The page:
PositiveTip; Don't depend on apps until their safety, accuracy, and privacy have been improved.

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Common Cigarette Misunderstandings

Additives do not make tobacco dangerous--it is inherently dangerous on its own.

Adults and teens in the U.S. hold misperceptions about inhaling cigarette smoke into their lungs. Many survey participants indicated they did not know that the inhaled chemicals from burning cigarettes are the main source of harm. This data suggests the dangers of allowing the sale of cigarettes labeled natural" or "additive-free".

PositiveTip: All cigarettes--even if labeled as "natural"--should be avoided to reduce the serious health risks.

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Exposure to Loud Noise Levels Damages Ears

WHO recommends limiting audio device use to under an hour a day.

The WHO estimates 1.1 billion teens and young adults are putting their hearing at risk by exposing themselves to damaging sound levels from personal audio devices, bars, nightclubs, and other entertainment venues. Exposure to noise levels of 100 dB for longer than 15 minutes is not safe. Hair blow dryers and subway trains are associated with those levels! Even half of children's noise-restricting headphones don't limit volumes as advertised.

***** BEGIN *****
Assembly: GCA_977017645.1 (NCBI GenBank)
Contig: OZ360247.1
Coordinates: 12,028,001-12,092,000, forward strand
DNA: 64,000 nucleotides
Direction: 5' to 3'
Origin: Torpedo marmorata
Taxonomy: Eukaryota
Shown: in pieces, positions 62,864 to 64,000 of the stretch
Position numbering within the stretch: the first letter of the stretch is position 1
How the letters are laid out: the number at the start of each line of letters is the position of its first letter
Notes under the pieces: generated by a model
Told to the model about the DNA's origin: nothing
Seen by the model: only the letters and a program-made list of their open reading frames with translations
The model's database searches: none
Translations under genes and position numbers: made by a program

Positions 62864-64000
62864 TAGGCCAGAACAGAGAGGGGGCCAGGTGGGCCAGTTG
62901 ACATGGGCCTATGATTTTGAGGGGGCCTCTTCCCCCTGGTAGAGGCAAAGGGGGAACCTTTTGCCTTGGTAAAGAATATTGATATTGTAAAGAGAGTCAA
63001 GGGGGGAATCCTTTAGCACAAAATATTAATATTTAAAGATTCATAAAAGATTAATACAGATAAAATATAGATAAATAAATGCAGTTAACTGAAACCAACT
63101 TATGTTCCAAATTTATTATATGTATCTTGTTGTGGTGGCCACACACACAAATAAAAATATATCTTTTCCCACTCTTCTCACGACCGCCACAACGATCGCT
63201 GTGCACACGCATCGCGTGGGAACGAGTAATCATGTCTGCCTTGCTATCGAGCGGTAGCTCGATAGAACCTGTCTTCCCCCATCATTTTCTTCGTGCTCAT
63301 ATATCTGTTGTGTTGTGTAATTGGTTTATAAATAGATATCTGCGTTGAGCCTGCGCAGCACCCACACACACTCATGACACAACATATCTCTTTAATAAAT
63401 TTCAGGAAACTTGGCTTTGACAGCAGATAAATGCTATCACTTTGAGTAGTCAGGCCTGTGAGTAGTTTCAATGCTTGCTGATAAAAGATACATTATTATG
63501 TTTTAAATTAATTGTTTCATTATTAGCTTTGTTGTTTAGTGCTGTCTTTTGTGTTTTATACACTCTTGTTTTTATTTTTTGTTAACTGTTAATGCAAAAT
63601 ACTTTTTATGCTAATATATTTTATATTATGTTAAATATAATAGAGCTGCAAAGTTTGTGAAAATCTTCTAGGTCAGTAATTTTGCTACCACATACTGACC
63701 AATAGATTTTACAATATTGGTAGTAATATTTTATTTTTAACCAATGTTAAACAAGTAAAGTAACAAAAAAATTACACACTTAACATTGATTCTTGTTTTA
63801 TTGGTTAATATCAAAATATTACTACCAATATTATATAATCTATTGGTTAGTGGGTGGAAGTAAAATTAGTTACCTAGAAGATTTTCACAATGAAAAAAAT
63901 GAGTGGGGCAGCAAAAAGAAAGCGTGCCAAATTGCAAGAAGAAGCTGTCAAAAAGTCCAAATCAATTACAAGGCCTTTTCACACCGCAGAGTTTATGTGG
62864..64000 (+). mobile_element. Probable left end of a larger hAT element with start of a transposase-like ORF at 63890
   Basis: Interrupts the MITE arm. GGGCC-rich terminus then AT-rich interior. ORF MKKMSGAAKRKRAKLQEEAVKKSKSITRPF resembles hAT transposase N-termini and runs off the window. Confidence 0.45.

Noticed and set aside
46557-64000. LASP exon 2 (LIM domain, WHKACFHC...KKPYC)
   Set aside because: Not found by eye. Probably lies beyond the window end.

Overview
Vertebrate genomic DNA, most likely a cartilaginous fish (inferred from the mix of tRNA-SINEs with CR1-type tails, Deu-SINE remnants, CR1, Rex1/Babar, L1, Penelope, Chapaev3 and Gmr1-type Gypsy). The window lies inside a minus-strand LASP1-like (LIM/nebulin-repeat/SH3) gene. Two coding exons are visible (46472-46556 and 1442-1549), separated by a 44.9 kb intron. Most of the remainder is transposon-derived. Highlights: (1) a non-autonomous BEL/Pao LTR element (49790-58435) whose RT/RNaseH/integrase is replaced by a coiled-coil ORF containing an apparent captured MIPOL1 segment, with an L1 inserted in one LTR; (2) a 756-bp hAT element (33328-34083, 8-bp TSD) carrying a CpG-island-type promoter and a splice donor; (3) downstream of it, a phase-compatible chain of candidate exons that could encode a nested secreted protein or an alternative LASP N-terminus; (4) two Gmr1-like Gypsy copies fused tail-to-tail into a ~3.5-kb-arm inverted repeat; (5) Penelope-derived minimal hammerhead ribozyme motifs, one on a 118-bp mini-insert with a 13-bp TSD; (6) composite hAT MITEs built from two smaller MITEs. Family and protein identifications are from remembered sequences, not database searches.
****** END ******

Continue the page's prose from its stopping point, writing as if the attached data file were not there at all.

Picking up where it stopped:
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No Safe Level of Cigarette Smoking

Even a single cigarette each day increases mortality risk by 64%.

Many smokers believe very light smoking or not smoking every day may reduce their health risks. In a study of 290,000 middle-age and older smokers, researcher found long-time, low-volume smokers had significantly higher mortality risks compared with those who had never smoked or quit. Those who reported consistently smoking 1-10 cigarettes a day had an 87% greater chance of dying prematurely. These associations were similar for men and women.

PositiveTip: All smokers--even light smokers--can benefit from smoking cessation.

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Sleep Matters!

Lack of adequate sleep costs the U.S. $411 billion annually.

Lack of sleep among the U.S. working population is costing 2.28% of the GDP because of lower productivity levels and a higher risk of mortality. Each year employees lose 1.2 million working days a year, and experience 13% increased risk of mortality. Researchers estimated that increasing nightly sleep by 1-1-1/2 hours per night could add $226.4 billion to the U.S. economy.

PositiveTip: Are you sleeping enough? Daily physical activity, set bedtimes, and limited use of electronic devices before bed can help.

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Life's Simple 7

People adhering well to Life's Simple 7 experience 41% less atrial fibrillation!

The American Heart Association's My Life Check(r) is built around 7 simple health habits: blood pressure, body-mass index, smoking, diet, cholesterol, blood sugar and exercise. A study of over 6000 adults found those with the best scores were 41% less likely than those with the lowest scores to develop atrial fibrillation.

PositiveTip: What is your score? Find out by taking the quiz at My Life Check!